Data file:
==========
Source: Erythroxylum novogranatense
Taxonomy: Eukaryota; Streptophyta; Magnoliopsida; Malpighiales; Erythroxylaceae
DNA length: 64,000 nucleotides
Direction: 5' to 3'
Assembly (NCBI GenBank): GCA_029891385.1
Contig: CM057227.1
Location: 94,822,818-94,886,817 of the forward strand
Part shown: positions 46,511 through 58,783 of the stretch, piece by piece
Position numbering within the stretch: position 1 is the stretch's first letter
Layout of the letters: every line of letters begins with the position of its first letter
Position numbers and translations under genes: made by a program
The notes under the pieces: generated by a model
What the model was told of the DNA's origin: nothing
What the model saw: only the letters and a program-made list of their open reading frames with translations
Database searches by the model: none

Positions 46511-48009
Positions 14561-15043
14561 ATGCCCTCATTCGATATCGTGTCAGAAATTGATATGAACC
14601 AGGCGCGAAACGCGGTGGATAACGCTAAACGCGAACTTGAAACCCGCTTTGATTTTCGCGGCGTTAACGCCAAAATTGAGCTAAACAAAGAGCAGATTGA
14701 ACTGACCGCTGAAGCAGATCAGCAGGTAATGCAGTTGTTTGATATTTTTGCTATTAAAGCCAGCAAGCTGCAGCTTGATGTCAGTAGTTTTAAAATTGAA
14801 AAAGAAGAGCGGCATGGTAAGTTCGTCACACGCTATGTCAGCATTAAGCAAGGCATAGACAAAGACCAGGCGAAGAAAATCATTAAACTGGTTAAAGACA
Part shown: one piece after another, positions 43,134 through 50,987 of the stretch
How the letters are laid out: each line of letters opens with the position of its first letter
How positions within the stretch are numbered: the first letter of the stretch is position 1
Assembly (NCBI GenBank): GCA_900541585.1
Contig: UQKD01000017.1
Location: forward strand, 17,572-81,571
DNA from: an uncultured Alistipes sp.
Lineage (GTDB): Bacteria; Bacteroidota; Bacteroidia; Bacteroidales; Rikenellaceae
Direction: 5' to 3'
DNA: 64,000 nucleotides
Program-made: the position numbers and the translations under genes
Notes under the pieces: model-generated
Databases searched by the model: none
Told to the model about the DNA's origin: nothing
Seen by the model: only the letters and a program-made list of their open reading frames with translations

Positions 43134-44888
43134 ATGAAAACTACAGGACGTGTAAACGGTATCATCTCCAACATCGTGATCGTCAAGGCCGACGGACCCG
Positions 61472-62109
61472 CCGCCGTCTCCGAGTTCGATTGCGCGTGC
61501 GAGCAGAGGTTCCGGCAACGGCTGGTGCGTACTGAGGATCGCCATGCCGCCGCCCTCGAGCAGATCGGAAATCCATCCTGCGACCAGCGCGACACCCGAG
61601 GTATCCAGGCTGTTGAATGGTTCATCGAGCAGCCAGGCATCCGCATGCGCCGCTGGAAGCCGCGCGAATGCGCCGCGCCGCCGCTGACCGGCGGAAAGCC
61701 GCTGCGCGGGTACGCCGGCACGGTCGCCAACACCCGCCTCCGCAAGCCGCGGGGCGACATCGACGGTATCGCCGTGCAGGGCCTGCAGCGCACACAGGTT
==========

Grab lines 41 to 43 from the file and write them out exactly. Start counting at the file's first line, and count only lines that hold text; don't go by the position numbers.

61501 GAGCAGAGGTTCCGGCAACGGCTGGTGCGTACTGAGGATCGCCATGCCGCCGCCCTCGAGCAGATCGGAAATCCATCCTGCGACCAGCGCGACACCCGAG
61601 GTATCCAGGCTGTTGAATGGTTCATCGAGCAGCCAGGCATCCGCATGCGCCGCTGGAAGCCGCGCGAATGCGCCGCGCCGCCGCTGACCGGCGGAAAGCC
61701 GCTGCGCGGGTACGCCGGCACGGTCGCCAACACCCGCCTCCGCAAGCCGCGGGGCGACATCGACGGTATCGCCGTGCAGGGCCTGCAGCGCACACAGGTT